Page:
In the last year with official data (2019), 57 million people in the world suffered from some type of dementia, such as Alzheimer’s disease. But risk factors such as tobacco use, obesity and high blood sugar levels will increase dementia cases by almost three by 2050, reaching 153 million people affected.
This is the harsh prognosis of the largest scientific report on the impact of dementia in 200 countries published today by the prestigious medical journal “The Lancet” and which has been prepared by an international team of researchers coordinated by the University of Washington. In Spain, the increase will be 83%, going from the 820,000 cases that are detected now, each year, to one and a half million in 2050.
However, cases of dementia will increase in all countries of the world, although the increase will be greater in Africa, the Middle East and Eastern Europe, because another of the great risk factors is the low educational level, because the consumption of unhealthy food. In fact, the international team of scientists who have produced this large study stress that better access to education could reduce 6 million cases of dementia worldwide by the middle of this century.
In total, this report predicts that the number of adults (aged 40 and over) living with dementia worldwide will almost triple over the next three decades, from 57 million in 2019 to 153 million in 2050.
Aside from the progressive aging of the population, this report looks at the four most important but avoidable risk factors for dementia: smoking, obesity, high sugar consumption and low educational attainment. According to the lead author of this macro-study, Emma Nichols of the University of Washington Health Assessment Institute, “we must focus more on preventing and controlling risk factors before they cause dementia.”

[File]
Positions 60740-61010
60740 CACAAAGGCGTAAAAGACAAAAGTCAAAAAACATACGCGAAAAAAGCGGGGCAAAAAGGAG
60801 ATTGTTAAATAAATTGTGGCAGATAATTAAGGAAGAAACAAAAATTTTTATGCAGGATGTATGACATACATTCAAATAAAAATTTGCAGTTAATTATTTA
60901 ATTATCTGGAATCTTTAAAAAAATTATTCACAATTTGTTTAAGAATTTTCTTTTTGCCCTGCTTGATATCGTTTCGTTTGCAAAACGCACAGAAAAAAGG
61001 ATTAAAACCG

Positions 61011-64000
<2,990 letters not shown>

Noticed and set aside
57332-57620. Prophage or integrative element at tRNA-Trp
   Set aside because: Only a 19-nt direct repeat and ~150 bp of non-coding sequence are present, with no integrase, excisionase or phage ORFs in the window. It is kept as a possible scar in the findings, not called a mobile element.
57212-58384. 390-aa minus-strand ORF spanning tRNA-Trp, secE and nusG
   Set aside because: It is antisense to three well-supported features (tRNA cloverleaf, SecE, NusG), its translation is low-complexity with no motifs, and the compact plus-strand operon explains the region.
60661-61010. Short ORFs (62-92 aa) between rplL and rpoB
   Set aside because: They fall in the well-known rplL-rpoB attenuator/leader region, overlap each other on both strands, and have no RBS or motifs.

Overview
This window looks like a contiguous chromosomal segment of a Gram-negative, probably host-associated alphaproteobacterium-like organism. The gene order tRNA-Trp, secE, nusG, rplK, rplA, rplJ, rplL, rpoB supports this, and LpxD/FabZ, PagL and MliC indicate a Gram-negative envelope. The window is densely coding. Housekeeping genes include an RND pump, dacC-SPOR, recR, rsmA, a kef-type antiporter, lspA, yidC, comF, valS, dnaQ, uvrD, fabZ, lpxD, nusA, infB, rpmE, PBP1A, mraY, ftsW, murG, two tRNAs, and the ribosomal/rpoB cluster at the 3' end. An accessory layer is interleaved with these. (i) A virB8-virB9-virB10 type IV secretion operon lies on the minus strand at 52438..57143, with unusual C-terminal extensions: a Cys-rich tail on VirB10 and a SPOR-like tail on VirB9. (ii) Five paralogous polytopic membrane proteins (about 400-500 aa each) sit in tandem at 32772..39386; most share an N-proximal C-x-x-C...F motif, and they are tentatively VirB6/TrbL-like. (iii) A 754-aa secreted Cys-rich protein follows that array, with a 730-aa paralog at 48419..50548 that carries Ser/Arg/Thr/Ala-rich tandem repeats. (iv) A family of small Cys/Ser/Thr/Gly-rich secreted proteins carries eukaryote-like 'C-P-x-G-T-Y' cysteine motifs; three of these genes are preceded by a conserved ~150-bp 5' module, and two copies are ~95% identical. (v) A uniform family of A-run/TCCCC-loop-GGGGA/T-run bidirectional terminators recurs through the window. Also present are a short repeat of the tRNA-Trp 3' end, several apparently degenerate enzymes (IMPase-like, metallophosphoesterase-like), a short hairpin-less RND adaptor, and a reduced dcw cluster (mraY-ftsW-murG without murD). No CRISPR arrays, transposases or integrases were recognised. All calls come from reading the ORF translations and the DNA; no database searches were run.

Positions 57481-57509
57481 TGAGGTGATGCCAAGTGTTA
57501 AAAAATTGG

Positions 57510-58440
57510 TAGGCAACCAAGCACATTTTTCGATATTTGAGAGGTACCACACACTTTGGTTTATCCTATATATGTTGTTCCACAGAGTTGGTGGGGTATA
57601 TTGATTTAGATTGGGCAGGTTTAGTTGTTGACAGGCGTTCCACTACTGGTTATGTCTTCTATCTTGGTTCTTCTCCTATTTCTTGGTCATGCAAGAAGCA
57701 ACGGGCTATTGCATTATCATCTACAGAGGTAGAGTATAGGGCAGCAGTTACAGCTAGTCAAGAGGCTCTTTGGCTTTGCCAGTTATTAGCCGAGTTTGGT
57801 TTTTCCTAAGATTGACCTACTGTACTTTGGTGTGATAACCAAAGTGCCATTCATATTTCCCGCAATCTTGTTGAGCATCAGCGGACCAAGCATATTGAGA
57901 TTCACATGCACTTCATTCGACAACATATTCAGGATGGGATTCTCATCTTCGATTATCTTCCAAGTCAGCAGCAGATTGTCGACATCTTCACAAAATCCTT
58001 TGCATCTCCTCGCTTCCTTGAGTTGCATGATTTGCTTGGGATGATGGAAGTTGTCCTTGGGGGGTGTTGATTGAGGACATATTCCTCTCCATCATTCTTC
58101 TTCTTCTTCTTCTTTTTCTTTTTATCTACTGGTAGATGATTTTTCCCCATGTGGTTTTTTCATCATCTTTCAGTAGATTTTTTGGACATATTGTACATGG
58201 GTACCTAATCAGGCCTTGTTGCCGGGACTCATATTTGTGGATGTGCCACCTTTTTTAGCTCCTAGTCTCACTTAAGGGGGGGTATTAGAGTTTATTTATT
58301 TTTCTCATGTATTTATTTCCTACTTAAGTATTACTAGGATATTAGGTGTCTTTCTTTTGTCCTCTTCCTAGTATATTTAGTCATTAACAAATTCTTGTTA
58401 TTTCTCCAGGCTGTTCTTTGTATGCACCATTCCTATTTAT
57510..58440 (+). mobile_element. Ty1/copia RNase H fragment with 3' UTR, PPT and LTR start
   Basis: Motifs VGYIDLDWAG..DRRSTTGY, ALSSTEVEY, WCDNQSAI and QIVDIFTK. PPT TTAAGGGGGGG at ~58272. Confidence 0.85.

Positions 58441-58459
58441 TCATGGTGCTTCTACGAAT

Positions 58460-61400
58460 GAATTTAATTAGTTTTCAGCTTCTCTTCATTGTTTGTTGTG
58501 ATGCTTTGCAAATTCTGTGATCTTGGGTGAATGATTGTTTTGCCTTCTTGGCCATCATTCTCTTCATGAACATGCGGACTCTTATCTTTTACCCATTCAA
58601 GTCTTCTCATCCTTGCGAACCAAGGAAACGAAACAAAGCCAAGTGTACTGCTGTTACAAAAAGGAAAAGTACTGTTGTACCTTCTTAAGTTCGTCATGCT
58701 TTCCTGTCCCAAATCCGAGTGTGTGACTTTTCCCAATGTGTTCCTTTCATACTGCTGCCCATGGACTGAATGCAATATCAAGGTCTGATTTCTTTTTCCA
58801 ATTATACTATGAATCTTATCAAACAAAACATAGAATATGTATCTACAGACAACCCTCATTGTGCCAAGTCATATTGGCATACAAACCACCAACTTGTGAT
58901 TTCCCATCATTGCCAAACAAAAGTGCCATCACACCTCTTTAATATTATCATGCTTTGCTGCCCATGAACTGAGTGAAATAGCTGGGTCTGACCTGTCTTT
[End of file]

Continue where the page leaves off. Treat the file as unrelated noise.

Seventh cause of death
Currently, dementia is already the seventh leading cause of death worldwide and, in addition, it produces economic losses that reach a trillion euros, for example, in healthcare costs.
However, according to this scientific report, almost half of dementia cases could be prevented or delayed if exposure to 12 widely known risk factors were eliminated: low education, high blood pressure, hearing impairment, smoking, obesity in middle age , depression, physical inactivity, diabetes, social isolation, excessive alcohol consumption, head injury and air pollution.
This new international report highlights the largest increase in dementia cases in eastern sub-Saharan Africa, where it is expected to grow by 357%.
Similarly, in North Africa and the Middle East, cases are projected to grow by 367%, from nearly 3 million to nearly 14 million, with particularly large increases in Qatar (1,926%), the United Arab Emirates ( 1795%) and Bahrain. (1084%).
Meanwhile, in Western Europe, the number of dementia cases is expected to increase by 74%, from almost 8 million in 2019 to almost 14 million in 2050. For example, the increase in cases will be, from low to high: Greece (45%), Italy (56%), Finland (58%), Sweden (62%), Germany (65%) and the United Kingdom (75%).
Globally, dementia affects women more than men, and this pattern is expected to continue into 2050. “It’s not just because women tend to live longer,” explains co-author Dr. Jaimie Steinmetz of the University Washington, “but because Alzheimer’s disease can spread differently in the brains of women than in men.”